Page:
As the statistics above show, outsourcing takes many forms. Some businesses bolster their existing team with additional resources and some outsource their entire IT operation, including technology and people. Depending on the business’ requirements, outsourcing can facilitate 24/7/365 cover, with stringent SLAs and no issues with staff holiday cover, sickness or transience.

Outsourcing can save businesses money in a number of ways. Businesses that outsource their infrastructure gain access to the latest technology and systems without the huge upfront investment. Costs are spread and paid on an OpEx basis rather than CapEx, which can make budgeting and future planning easier. The not insignificant HR costs associated with an in-house IT team are eliminated, NI, tax, sickness and holiday pay is the responsibility of the outsource partner.

Cybersecurity defences are stronger, with many managed service providers running security operations centres that monitor customer networks and systems continuously to predict and protect against threats.

With such compelling reasons to outsource, why do businesses keep their IT services inhouse?

For some businesses, the appeal of an inhouse IT team lies in the ability to get help from someone in person, in the moment, rather than at the end of the phone.

While some organisations appreciate the time that an inhouse team can take to focus on projects, or solutions, as they aren’t calling off hours from a monthly quota, others are aware that inhouse teams can be overworked and understaffed, constantly dealing with time-pressured “urgent” issues and never freeing up time to innovate or strategise. In addition, a common issue can arise when large amounts of critical knowledge are held by a single individual. Particularly prevalent with specialist skills around Solaris, Linux or even applications like Oracle databases, this “key man risk” is a serious flag on an operational risk register, mitigated by delegation, expanding the team, sharing responsibility with a different team, or by outsourcing.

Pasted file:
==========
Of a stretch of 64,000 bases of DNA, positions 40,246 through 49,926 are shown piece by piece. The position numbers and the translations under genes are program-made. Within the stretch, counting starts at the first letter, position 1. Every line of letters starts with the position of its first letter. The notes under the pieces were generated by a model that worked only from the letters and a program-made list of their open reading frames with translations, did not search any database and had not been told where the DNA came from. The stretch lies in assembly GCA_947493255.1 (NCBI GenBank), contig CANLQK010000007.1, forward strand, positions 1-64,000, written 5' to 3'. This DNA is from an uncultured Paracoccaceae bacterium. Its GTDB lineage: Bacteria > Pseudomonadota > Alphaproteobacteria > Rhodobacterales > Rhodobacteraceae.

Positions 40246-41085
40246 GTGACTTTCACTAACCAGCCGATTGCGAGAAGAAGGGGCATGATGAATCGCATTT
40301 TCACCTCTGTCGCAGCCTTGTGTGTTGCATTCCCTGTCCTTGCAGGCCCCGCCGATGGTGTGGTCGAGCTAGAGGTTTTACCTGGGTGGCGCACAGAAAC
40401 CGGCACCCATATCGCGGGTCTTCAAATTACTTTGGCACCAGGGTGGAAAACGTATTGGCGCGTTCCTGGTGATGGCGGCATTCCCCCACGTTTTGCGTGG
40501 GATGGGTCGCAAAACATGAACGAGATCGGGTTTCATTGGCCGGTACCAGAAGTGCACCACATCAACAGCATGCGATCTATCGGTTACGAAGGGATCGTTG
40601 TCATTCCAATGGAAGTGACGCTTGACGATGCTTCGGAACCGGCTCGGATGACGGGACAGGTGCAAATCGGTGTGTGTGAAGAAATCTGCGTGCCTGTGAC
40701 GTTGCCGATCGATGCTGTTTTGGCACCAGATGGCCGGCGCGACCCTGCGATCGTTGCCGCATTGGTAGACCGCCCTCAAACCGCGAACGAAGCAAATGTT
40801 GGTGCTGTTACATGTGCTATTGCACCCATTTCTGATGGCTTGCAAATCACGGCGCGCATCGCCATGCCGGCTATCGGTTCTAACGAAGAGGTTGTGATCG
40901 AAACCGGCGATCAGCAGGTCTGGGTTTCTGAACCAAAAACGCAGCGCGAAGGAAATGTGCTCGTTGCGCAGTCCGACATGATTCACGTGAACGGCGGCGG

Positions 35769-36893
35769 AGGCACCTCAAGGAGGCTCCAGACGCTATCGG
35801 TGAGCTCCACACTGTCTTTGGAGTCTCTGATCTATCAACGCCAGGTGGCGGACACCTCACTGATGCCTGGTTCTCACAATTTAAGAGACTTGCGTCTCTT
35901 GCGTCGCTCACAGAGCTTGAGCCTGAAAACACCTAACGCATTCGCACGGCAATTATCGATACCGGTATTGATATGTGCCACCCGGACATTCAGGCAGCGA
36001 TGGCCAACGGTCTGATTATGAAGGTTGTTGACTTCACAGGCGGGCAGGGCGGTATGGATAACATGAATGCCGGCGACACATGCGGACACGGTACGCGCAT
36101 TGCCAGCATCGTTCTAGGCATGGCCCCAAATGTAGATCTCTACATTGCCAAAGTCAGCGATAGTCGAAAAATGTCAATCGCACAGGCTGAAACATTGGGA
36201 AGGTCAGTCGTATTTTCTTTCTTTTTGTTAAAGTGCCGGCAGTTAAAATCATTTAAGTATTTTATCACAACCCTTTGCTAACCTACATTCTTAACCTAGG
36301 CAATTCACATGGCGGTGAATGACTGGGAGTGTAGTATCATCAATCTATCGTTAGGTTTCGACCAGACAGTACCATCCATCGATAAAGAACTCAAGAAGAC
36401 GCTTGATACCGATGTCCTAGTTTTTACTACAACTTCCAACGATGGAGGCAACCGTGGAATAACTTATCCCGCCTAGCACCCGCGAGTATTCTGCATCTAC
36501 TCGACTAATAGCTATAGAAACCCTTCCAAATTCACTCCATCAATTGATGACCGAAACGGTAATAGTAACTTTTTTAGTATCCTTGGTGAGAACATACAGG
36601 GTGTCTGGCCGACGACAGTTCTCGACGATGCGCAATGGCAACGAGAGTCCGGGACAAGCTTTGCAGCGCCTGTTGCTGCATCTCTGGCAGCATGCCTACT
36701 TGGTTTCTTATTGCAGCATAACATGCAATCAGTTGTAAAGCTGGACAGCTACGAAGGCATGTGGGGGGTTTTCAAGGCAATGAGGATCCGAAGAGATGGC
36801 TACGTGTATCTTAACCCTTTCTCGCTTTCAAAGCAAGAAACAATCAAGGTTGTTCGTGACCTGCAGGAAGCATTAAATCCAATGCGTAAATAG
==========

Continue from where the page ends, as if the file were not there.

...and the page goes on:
As we have outlined the cost savings that can be achieved with outsourcing, hiring a team is expensive. Especially one that needs to incorporate a diverse range of skills and expertise to cover a range of operating systems like Windows, Solaris and Linux.

WTL has deep expertise in the world’s leading enterprise technology, including Oracle Solaris and Linux, employing some of the country’s most experienced engineers and architects to ensure that customers can take advantage of the technology, without worrying about training or skills shortages. WTL works closely with its customers to understand if and how outsourcing some of all of its IT resources can benefit their business, fitting in with existing teams where necessary. Every business is different, generating different types of data and will require different systems to meet its business needs. For some companies, especially those in a growth period, moving towards more complex systems, or approaching commercialization, outsourcing some responsibilities to a board level individual who can help drive strategies forward is the right solution

Outsourcing IT to an MSP can be a flexible, smart approach which allows a business to free up resources allowing them to focus on the important elements of growing the business.

If you are unsure whether outsourcing your technology operations is right for you, give WTL a call today.

Useful Links

Statista Global reasons to outsource 2019

Top 10 reasons to outsource

Advantages of outsourcing services

10 Benefits of working with a Managed Service Provider

Smart City Connected by Hyperconverged Infrastructure

The evolution of Hyperconverged Infrastructure – NetApp’s role in this expanding market

Enterprises and mid-market organisations alike are starting to realise the transformational benefits of Hyperconverged Infrastructure (HCI), where server, storage and networking resources are provided as a combined, modular block and managed by a single interface.